Actually, Malaysia. Though it was released in DVD afterwards.
Averted in India. The Indian Censor Board demanded Steven Spielberg to cut out some of the more violent scenes in the movie. Spielberg refused. When the Indian Home Minister saw the movie for himself, he ordered it to be released uncut.
California Doubling: The D-Day invasion scene was shot in Ireland (precisely Ballinesker Beach, Curracloe, Wexford). Also, most of the town scenes (Neville-au-Plain and Ramelle) were shot on a single (and quite small) set in Hatfield, England. The same zone was also used in Band of Brothers, but the set was 10 times bigger.
Career Resurrection: Ted Danson. Cheers had been off the air for nearly a decade and he's been a in a number of commercial and critical flops since then. His short appearance in this film proved he could do drama every bit as well as comedy and he's worked steadily ever since.
Dawson Casting: Sort of. By the time of Normandy, most officers (in battle and combat) were in their late twenties to early thirties at most, with everyone under them being younger, even if only by a couple years. Tom Hanks was in his early 40s when this was filmed. All of the other actors were (for the most part) older than their characters, save Horvath (whose relative age is left untouched entirely). Furthermore, the stress of combat causes accelerated aging, which a lot of the soldiers on the battlefields of World War II would have faced.
In the opening scene, a soldier who had just had his legs blown off was played by an actor who had lost his legs years before. A number of the other soldiers on the beach are also played by amputees with prosthetic limbs to simulate having arms or legs eviscerated.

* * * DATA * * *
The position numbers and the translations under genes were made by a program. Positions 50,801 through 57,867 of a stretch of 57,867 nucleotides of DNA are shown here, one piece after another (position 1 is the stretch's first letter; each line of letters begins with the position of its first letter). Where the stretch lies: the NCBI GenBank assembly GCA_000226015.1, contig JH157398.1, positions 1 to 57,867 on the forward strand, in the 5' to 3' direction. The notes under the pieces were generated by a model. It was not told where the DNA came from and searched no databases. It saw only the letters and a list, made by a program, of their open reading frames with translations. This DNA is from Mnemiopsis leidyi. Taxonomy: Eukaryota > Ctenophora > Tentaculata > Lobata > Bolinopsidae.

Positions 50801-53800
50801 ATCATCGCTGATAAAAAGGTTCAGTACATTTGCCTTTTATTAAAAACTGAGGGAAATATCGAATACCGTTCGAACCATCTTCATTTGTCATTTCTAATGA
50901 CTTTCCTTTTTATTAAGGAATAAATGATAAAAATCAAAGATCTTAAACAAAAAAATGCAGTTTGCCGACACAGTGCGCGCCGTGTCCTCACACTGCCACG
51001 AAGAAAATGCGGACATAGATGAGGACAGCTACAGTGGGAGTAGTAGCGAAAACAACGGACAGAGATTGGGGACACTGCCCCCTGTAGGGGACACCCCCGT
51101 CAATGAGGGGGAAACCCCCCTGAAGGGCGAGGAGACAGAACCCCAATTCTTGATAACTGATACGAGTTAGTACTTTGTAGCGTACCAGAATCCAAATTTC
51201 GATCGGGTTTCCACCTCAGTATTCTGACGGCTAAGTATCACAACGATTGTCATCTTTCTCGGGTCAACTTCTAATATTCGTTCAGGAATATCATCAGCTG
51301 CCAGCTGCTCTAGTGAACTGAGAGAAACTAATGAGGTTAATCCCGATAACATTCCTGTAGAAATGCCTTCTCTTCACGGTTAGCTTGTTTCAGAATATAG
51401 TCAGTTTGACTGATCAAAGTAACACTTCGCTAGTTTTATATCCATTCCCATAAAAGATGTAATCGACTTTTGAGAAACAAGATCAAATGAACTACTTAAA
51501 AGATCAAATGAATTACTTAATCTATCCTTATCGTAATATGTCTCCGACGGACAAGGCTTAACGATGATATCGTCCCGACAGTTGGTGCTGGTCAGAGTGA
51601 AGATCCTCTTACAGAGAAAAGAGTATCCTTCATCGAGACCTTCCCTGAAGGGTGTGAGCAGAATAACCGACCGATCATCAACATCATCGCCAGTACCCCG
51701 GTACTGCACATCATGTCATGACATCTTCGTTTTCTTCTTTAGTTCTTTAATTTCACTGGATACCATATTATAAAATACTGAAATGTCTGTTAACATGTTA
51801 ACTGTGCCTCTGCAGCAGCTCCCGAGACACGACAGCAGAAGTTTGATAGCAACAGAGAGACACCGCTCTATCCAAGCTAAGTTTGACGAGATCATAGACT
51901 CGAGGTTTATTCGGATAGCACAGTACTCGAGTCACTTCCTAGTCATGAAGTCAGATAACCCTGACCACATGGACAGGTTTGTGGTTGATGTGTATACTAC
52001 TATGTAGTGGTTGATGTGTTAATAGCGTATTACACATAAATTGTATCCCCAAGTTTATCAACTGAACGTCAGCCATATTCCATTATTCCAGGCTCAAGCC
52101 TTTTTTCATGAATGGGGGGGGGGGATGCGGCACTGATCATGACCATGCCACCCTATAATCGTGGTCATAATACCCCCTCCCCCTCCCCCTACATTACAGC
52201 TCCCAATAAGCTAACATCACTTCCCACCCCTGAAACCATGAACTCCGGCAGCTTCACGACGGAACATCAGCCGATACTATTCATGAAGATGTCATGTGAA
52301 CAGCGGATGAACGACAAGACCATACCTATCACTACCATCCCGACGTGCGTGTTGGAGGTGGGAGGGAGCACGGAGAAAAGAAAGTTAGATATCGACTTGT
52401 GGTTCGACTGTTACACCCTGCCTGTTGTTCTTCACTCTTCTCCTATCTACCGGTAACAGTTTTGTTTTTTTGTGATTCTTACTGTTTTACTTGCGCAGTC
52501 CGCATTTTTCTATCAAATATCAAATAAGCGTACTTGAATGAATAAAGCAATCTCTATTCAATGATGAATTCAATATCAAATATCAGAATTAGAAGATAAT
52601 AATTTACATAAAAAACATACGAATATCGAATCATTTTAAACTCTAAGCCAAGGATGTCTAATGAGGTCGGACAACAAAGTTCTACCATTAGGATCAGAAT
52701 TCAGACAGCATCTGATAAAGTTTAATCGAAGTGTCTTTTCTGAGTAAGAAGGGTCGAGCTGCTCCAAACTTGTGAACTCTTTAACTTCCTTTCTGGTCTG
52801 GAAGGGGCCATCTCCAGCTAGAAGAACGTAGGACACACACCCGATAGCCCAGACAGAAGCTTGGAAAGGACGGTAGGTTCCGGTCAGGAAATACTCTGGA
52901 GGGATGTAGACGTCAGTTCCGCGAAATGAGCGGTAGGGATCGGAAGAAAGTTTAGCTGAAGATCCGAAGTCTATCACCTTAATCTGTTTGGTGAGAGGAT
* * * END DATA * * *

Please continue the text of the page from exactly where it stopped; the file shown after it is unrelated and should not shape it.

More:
Subverted with the one-armed colonel, played by Bryan Cranston, who is not an amputee.
Doing It for the Art: Spielberg has gone on record saying he would’ve still released the movie unchanged had it gotten an NC-17 rating.
Drugs Are Bad: Tom Sizemore (Sgt. Horvath) was battling drug addiction while filming the movie. Steven Spielberg knew about this and had Sizemore tested for drugs every day during filming, with the condition that Sizemore would be fired and his character recast should he tested positive for drugs just once.
Dueling Movies: This film and The Thin Red Line; they were pitted against each other at the Oscars and amongst war movie buffs. This was more a function of marketing than anything else — The Thin Red Line was significantly slower-paced and more philosophical as compared to Ryan's traditional war movie feel. (not to mention one is about the Pacific War, the other the European Theater).
Enforced Method Acting: The actors portraying the rest of the eponymous Ryan's platoon had to go through very realistic, difficult military training. The eponymous Ryan… didn't. Which actually doubles this trope: Damon's exemption was planned to create resentment on the part of the rest of the cast, which mirrored their characters' feelings.
Throw It In!: Matt Damon ad-libbed Ryan's entire monologue about spying on his brother in the farmhouse with the ugly girl. Although the improv was neither particularly funny nor interesting, filmmakers decided that was why it worked and chose to leave the whole thing in.
A draft of the screenplay had Miller survive and Upham die.
Miller's speech about what he did before the war was much longer in the original script. Tom Hanks however felt that Miller would never say that much about himself. Steven Spielberg agreed and it was shortened.